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Bad Faith Blog

We cover current issues, highlights and best practices exclusively on claims of bad faith and extra contractual damages.

Bad Faith Blog
November 5, 2017

South Dakota Provides Remedy for Deceit by Insurer

Summary: Charter Oak Insurance was punished for willfully deceiving a claimant about coverage for her UIM claim. Defendant Charter Oak was the commercial insurer of Billion Empire Motors, an auto dealership in South Dakota. Billion loaned a car to Peterson who had an accident that severely injured her passenger, Dziadek. Peterson had $100,000 worth of coverage for Dziadek. Charter Oaks’ claims representative contacted the lawyer for Dziadek and told him there was no coverage under the Charter Oak policy for under-insured motorists.

Bad Faith Blog
July 16, 2015

Attorney-Client Privilege Survives in South Dakota

Summary: Andrews had a compensable work-related injury while working as a gold polisher for Ridco. Andrews sued Twin City Fire Insurance Co. (“Twin City”) and Ridco for the alleged bad faith handling of his worker’s compensation claim. During the course of that case, the circuit court ordered unredacted materials produced from nearly 200 claim files which Twin City claimed were protected under the attorney-client privilege. The Supreme Court of South Dakota reversed and remanded with directions.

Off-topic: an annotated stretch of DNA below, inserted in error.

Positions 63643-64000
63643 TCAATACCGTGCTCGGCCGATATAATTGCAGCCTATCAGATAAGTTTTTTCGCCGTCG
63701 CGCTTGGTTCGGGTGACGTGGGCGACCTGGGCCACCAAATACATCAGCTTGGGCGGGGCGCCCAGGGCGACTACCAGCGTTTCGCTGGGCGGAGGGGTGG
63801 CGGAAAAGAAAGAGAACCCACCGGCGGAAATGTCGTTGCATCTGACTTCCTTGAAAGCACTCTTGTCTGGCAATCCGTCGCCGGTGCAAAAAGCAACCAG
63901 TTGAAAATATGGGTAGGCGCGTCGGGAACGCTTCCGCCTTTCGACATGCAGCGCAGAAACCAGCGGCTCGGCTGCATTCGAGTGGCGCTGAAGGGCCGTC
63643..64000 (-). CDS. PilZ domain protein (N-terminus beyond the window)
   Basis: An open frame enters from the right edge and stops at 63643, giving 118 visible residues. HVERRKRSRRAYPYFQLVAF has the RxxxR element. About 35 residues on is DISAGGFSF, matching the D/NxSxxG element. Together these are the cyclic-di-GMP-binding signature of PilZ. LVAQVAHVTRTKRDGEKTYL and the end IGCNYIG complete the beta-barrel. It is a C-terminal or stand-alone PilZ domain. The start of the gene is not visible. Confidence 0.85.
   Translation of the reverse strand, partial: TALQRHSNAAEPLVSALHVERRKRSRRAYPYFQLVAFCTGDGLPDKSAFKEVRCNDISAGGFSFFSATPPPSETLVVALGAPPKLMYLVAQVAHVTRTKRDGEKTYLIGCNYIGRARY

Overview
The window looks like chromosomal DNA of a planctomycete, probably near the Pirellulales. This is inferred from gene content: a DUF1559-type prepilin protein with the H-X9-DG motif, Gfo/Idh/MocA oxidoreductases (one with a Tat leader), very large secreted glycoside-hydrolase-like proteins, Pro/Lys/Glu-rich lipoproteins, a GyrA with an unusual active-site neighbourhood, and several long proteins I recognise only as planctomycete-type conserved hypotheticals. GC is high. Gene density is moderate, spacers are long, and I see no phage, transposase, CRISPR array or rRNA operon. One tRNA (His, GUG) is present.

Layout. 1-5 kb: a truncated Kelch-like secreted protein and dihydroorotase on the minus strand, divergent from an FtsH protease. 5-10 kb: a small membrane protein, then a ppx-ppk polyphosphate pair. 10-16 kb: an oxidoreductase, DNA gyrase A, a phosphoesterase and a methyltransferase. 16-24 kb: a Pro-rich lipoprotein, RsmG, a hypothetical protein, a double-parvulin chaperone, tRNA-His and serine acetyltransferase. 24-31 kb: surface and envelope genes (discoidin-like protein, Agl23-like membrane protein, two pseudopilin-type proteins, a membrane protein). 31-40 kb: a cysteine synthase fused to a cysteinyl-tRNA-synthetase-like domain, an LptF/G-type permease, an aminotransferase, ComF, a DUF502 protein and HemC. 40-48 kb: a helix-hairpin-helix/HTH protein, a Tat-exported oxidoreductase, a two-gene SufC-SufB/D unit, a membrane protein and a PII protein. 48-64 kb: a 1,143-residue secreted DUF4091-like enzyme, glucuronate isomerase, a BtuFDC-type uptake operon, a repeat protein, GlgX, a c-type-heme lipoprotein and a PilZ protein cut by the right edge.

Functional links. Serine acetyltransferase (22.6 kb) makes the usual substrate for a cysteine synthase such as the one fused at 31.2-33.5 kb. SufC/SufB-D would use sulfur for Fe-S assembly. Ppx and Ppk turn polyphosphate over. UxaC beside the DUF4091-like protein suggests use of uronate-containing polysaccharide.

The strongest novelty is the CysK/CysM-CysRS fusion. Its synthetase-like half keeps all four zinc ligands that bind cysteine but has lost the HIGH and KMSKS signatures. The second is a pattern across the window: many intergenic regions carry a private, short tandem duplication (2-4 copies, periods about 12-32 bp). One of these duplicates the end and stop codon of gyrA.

Bad Faith Blog
February 23, 2012

Evidence Suggesting Substandard Claims Handling Supports South Dakota Statutory Vexatious Awards

Summary: Cindy Tripp and Andrea Bjornestad suffered injuries in separate car accidents. Each settled with the at-fault driver and then sought underinsured motorist benefits from their own insurance companies each of which offered to settle for less than the UIM limits and less than the value placed on the UIM claim by the company’s adjustor. After separate juries denied the tort-based bad faith claims, separate district court judges ruled that the carrier’s refusal to pay the amount demanded by the insured was “vexatious or without reasonable cause” and awarded statutory attorney fees. The Eighth Circuit affirmed.